China’s Cyber Strategy – Too Much or Too Little?

Tuesday, January 10, 2012

Joel Harding

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Over the past few years anyone working in the cyber defense industry has been inundated with stories of Chinese intrusions into government computer networks. We’ve been overwhelmed with a virtual tsunami of reports of seemingly Chinese government approved incursions into sensitive networks all over the world.

One of the best and earlier reports relating the widespread efforts to penetrate and gather information was the GhostNet report released by the Information Warfare Monitor, a joint initiative between the SecDev Group and the Citizen Lab, in March 2009.

One of the latest publicized penetrations has been in the US Chamber of Commerce, which was a long term penetration suspected of ties to the Chinese government.

That the Chinese government seems to be systematically penetrating corporate and government system in order to steal corporate and government secrets is not really the issue.  This appears to be an accepted fact by seniors throughout the community, after talks in which I have participated within the past week.  The issue is how to address the problem.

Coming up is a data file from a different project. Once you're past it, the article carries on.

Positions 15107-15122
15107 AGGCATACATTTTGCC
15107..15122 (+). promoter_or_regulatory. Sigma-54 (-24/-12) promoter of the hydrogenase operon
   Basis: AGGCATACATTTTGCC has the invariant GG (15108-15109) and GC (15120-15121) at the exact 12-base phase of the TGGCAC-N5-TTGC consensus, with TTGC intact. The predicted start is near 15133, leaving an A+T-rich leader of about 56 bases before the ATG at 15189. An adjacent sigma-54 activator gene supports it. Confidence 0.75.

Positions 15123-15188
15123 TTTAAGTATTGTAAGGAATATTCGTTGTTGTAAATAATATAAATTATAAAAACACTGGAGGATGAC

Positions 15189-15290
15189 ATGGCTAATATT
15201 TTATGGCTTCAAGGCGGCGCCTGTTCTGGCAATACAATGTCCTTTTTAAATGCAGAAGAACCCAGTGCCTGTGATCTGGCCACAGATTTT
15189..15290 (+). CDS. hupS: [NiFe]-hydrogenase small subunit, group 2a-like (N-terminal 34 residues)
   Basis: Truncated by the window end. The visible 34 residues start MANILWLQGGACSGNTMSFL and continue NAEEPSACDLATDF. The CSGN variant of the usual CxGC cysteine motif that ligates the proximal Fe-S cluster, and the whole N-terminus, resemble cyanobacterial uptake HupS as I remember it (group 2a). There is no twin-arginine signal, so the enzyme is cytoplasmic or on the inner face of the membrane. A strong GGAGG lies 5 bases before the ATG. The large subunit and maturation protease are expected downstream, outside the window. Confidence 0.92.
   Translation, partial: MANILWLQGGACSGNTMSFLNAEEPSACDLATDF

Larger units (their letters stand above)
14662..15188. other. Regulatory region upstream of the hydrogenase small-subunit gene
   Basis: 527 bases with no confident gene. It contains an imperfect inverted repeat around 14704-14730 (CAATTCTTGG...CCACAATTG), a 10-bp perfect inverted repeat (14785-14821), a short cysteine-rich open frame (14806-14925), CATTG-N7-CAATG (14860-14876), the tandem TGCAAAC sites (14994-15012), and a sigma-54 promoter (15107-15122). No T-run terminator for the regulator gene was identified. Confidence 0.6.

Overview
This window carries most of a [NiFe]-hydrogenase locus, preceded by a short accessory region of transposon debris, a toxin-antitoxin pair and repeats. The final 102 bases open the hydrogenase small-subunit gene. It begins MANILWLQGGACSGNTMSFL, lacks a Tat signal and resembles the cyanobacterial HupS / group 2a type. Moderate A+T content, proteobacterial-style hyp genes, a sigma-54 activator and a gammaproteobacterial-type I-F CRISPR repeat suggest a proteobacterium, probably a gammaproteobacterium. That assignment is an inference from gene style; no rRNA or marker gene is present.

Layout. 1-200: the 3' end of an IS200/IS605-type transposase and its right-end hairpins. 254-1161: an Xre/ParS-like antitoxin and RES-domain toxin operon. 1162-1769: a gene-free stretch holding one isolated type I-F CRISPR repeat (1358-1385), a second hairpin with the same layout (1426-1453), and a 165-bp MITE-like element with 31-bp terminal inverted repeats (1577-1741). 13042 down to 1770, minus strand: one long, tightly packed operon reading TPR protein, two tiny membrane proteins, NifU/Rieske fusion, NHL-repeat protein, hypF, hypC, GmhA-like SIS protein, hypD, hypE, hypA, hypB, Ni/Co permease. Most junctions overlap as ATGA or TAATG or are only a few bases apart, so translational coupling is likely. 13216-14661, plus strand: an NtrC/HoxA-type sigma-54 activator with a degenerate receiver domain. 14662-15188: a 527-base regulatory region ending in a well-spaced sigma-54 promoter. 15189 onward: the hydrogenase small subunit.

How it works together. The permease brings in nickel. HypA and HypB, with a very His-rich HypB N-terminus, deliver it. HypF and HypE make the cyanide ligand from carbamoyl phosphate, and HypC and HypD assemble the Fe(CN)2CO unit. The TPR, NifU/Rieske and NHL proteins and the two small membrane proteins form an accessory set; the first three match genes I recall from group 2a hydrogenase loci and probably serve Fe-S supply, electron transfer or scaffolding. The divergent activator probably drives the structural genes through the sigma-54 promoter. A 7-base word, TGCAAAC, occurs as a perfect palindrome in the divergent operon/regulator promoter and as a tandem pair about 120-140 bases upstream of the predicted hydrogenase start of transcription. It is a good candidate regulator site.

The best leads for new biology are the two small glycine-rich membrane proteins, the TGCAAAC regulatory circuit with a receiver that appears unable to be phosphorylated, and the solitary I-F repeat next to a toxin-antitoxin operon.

Whenever the US government approaches the Chinese government, they receive a positive response, basically a statement that the Chinese government will handle the problem. Then the problem shifts and yet another issue is surfaced, another penetration, another incursion, another theft of intellectual property, a disclosure of trade secrets, another trove of sensitive documents copied. US corporations alone have lost billions of dollars of intellectual property. 

Faith in the abilities of our government to protect us from these massive incursions are beginning to look like a successful unconventional guerrilla war, where the guerrillas are seeking to make the indigenous population lose faith in the government.  As a former Special Forces soldier, I recognize this.  Does our government?

Obviously the US government is somewhat bothered by this massive onslaught, they have raised this issue in varied forums.  Secretary Clinton has responded to Chinese cyber attacks on Google, but the administration has not adequately addressed the ongoing systemic problem. One has to ask, is the problem too big to grasp or too small to address?

At one point I thought the proper way to describe the problem was from the Chinese form of torture called “Death of a thousand cuts” or Ling Chi (), which was outlawed in 1905. Over the course of three days, 3,600 cuts would slowly remove various parts of the body, lengthening the process so the torture was extreme, ongoing, and excruciating.

There are two problems with this comparison.  The first is that in this form of torture, the eyes are first removed, whereas we have our eyes to see the ongoing abuse of our and other systems. The second problem is this torture has grossly exceeded three days.

When and how are we going to say “enough”?

Cross-posted from To Inform is to Influence

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